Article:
One of my friends always jokes that when you are in employment it is like you are given the “bible” to read and comply with but when you venture into business it is like you are trained to use a “gun”. He says business is war. It’s a jungle. If you do not take reasonable or calculated risks in business, stay in the same situation or struggle.

Indecision, comfort zone

There are times when business can be unkind. Things can just go wrong or will be slow. If you are undecided it is easy to abandon the business or go back to employment. One can even try becoming a “consultant” or “part-time farmer”.

Costs of setting up

There is a tendency to try and match the standards that one had when he or she was in employment. This may apply to offices, furniture, vehicles, support staff, etc. There is the risk that the start-up capital may be spent trying to make an impression, not to clients, but to people who are not important.

Preserve capital and minimise overheads.

Small versus big numbers

It may very well happen that as an executive you were used to big numbers, big orders, big invoices, etc. When you are starting a business the numbers may be small but every dollar counts.

You will have to grow the numbers. There is a temptation to feel belittled and wasting time. Some people may even reject “small” orders or mandates. Cumulative­ly they matter.

Culture of implementi­ng

In business, the entreprene­ur has to implement. Excuses will not generate revenue, stop or negotiate with overheads. As a manager, there are times you may get away with murder by giving excuses such as “pending”, “ongoing”, and feedback from “client”.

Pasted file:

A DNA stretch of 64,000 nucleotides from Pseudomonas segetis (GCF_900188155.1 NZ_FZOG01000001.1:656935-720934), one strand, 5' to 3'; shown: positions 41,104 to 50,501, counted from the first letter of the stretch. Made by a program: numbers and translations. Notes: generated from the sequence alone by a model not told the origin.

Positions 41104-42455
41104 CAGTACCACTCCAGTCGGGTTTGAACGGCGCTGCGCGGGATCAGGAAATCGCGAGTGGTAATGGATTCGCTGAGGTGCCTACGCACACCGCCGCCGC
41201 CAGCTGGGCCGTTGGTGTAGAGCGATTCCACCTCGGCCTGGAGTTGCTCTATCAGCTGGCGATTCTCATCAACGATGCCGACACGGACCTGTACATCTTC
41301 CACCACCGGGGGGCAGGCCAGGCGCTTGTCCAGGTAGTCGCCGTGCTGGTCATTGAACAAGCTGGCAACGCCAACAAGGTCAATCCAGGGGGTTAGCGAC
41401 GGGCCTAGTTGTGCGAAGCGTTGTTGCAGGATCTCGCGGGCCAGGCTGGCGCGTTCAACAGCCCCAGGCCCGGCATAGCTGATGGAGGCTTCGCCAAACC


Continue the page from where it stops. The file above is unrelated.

Your salary will come but in business, there are no guarantees. In business one has to “do” instead of just delegating. It may not be prudent during infancy to delegate a lot of the tasks unless you have trained your team and they really know or share your vision.

Not respected

As a past executive, at times highly educated, who used to command respect you may feel not respected by those who have been in the business longer. They will respect you if you prove yourself in business. Do not be discourage­d. Keep pushing.


It very often happens that some customers or friends promise to support you when you start a business. In reality that support is not guaranteed.

Customers prefer dealing with proven businesses. You will be disappoint­ed but keep working on your brand. They will come. A business person needs people skills for the purposes of networking and connecting with the market and important stakeholde­rs. Work on your networks.


There are many dangers during the transition from employment to business especially for executives. Be prepared.


◆ This simplified article is for general informatio­n purposes only and does not constitute the writer’s profession­al advice. It is not targeted at anybody. Godknows (GK) Hofisi, LLB(UNISA), B.Acc(UZ), Hons B.Compt (UNISA), CA(Z), MBA(EBS, Heriot- Watt, UK) is the Managing Partner of Hofisi & Partners Commercial Attorneys, chartered accountant, insolvency practition­er, registered tax accountant and advises on deals and transactio­ns. He has extensive experience in industry and commerce and is a former World Bank staffer in the Resource Management Unit. He writes in his personal capacity. He can be contacted on +263 772 246 900 or